Fintech

Huize’s 40% Rally Leads FinTech IPO Index

Not everything was about crypto-land these past several days in the tech space. 

Of course, you’d be hard-pressed to think that anything happened other than FTX’s meltdown, bankruptcy filing, and seismic shock to the issuers and users of bitcoin and stablecoins.

But then again, earnings season continued to roll onward, reaching the (almost) end of its run for the September quarter. For the past five sessions and headed into Friday’s action and next week’s shortened schedule, the FinTech IPO Index was up 7.1%. Year to date, the group is still down 46.6%, which gives you a sense of just how disenchanted tech investors have become with the space.

And yet, on a name-by-name basis, there were some significant gains to be seen.

Huize Holding Limited, the digital insurance platform focused on Chinese consumers, reported that gross written premiums across the platform increased by 29.4% to RMB1.249 billion. The cumulative number of insurance clients served increased to approximately 8.3 million, which helped drive revenues 34% higher in the quarter.

Cunjun Ma, CEO, said on the conference call with analysts that “during the quarter, we continued to make progress on implementing our strategic road map to build an omnichannel digital insurance service ecosystem that integrates agents, businesses and customers.” Renewal premiums increased by 24.1% year-over-year.

Chinese Firms in the Spotlight

The volatility among several names, especially firms operating in China, was spotlighted in Futu’s 24% rally coming into next week’s earnings report.

PaySafe was up 21.7%, on the heels of its earnings late last week that showed a total payment volume of $32.5 billion was up 5%. And just ahead of earnings, the company said last week, too, that its prepaid eCash solution “paysafecard” is now accepted as a payment option on Microsoft.com and Xbox.com in the U.S. and select countries in Europe.

Not all earnings reports boosted stocks. Flywire reported 40% revenue growth in the September quarter, and total payments volumes up 33%. The stock was off 5% since last week.

CEO Mike Massaro noted on the call that “while we saw strength in multiple aspects of our education business and delivered strong overall revenue growth, we experienced less revenue growth than expected from students originating from China. The combination of decline in visa issuance and COVID-related travel obstacles, as well as changes in destination, may have impacted growth.”

Toast lost 7.7%. As reported in this space, management remained sanguine about the potential in the ResTech space.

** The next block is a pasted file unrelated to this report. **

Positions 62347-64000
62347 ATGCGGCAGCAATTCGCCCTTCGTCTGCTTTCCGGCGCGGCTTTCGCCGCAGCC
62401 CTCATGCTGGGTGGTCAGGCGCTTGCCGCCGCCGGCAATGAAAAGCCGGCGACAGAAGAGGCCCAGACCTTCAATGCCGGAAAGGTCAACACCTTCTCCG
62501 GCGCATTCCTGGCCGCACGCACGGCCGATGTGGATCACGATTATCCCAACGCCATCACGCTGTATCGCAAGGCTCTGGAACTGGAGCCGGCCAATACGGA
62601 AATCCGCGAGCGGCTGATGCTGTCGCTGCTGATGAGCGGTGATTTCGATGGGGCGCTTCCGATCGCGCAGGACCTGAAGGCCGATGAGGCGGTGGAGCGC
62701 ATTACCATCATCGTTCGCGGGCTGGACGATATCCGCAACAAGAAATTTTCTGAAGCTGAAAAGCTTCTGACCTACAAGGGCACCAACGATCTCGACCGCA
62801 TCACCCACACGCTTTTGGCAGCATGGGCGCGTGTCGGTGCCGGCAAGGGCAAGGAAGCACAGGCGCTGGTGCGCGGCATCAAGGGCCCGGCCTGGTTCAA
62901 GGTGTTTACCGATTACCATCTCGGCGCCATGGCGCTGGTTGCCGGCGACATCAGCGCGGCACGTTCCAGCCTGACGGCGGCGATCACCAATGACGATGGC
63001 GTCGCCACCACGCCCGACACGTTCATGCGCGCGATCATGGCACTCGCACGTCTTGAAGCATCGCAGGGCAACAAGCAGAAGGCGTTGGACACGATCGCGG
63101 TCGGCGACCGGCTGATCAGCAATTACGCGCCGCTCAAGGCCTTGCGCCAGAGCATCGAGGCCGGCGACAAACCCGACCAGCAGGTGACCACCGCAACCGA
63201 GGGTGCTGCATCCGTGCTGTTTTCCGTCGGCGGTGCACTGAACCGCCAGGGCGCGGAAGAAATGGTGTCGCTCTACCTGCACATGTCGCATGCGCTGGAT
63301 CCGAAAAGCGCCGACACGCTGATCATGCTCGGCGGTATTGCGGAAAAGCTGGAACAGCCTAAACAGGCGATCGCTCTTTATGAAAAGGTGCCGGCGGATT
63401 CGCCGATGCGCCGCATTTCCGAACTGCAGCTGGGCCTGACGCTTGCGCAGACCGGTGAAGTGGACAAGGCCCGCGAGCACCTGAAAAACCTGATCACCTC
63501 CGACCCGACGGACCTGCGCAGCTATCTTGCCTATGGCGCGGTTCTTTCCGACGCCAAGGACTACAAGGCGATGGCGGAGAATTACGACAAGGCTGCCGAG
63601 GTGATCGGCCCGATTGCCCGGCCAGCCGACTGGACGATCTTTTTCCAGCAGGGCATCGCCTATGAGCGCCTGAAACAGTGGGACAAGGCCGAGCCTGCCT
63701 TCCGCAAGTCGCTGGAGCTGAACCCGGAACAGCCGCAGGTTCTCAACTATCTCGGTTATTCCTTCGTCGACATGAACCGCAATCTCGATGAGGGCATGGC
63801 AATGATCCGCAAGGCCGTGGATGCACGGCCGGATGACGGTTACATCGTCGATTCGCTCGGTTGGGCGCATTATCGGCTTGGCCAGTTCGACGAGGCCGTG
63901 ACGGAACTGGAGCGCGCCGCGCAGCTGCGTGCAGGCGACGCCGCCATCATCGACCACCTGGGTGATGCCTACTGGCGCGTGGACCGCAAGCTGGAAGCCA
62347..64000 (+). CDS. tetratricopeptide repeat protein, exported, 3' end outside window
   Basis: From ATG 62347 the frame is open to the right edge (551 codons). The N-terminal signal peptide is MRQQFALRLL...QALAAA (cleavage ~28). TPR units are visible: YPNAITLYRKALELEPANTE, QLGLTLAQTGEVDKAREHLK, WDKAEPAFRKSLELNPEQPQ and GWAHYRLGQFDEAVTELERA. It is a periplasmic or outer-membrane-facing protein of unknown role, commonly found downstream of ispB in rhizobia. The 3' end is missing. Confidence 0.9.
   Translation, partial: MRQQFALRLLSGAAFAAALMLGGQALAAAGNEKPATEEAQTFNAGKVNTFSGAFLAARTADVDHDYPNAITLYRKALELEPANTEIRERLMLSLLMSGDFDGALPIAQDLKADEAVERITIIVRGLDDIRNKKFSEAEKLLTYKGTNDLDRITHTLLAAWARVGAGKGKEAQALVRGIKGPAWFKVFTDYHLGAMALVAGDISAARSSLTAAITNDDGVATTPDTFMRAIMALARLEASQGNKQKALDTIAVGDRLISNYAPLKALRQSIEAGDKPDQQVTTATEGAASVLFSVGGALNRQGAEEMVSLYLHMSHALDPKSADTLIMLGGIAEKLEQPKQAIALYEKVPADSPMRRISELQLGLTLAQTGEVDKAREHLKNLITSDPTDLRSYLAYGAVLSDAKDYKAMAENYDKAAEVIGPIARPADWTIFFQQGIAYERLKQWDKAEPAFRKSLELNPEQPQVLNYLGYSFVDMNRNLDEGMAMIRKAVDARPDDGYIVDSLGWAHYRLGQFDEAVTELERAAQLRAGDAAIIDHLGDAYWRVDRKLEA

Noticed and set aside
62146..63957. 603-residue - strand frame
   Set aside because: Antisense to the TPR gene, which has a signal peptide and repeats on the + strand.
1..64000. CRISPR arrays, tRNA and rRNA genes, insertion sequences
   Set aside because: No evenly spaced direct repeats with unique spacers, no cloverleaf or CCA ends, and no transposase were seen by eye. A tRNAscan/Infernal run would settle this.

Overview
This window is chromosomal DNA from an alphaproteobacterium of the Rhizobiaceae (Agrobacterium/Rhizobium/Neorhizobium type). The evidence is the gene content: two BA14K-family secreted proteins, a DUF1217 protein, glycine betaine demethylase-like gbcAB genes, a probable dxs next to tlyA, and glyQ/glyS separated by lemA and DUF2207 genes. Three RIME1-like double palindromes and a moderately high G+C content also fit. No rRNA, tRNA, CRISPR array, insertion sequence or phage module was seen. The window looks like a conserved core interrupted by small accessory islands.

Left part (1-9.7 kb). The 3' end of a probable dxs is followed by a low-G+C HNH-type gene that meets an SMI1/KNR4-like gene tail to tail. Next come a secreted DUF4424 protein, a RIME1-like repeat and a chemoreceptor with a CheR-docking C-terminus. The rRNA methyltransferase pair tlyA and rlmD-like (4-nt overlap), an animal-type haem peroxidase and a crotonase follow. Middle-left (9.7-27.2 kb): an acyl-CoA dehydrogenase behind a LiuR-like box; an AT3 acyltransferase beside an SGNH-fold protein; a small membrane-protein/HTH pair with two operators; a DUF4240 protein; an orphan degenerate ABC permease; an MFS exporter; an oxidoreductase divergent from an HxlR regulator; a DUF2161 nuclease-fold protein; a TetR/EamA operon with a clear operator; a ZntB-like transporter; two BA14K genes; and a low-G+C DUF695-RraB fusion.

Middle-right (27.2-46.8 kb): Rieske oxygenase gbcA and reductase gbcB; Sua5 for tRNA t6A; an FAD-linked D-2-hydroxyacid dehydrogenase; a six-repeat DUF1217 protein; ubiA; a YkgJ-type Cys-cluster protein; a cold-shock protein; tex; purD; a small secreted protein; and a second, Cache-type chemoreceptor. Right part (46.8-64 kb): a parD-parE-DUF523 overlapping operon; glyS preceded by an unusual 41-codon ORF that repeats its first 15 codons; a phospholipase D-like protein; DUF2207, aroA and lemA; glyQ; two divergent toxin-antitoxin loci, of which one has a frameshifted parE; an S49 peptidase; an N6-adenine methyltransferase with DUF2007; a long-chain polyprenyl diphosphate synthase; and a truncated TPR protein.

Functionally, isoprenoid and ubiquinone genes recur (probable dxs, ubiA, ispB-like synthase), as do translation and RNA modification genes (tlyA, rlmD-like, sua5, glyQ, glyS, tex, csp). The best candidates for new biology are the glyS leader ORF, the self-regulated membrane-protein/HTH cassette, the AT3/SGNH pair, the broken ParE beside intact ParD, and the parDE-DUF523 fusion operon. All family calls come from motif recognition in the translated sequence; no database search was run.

“Over the past year, the percentage of total SMB restaurant locations in markets where we have over 20% penetration has increased by more than five times,” Toast CEO Chris Comparato told analysts. “When you combine the significant untapped SMB opportunity with our nascent share in the enterprise and international segments, we still have a long runway of growth ahead.” The company currently has a presence in 74,000 restaurant locations, management said.

At times this past week, earnings were not the only key driver. Dlocal was the most notable decliner, skidding 51%. As reported by Financial Times, short seller Muddy Waters opened a position in the name based on what Carson Block, the Texas-based company’s chief investment officer, said is an “unnecessarily complex” corporate structure.

“There is inconsistent disclosure around the value of payments completed through dLocal’s platform,” he said, as quoted in FT. The payments firm, for its part, has fired back in a statement, saying “the report contains numerous inaccurate statements, groundless claims and speculation. Short seller reports are often designed to drive the stock price downwards to serve the short seller’s interests to the detriment of the company’s shareholders.” The report comes in the wake of earnings reported this month where dLocal disclosed a 51% gain in payments volume to $2.7 billion, year on year.

How Consumers Pay Online With Stored Credentials
Convenience drives some consumers to store their payment credentials with merchants, while security concerns give other customers pause. For “How We Pay Digitally: Stored Credentials Edition,” a collaboration with Amazon Web Services, PYMNTS surveyed 2,102 U.S. consumers to analyze consumers’ dilemma and reveal how merchants can win over holdouts.

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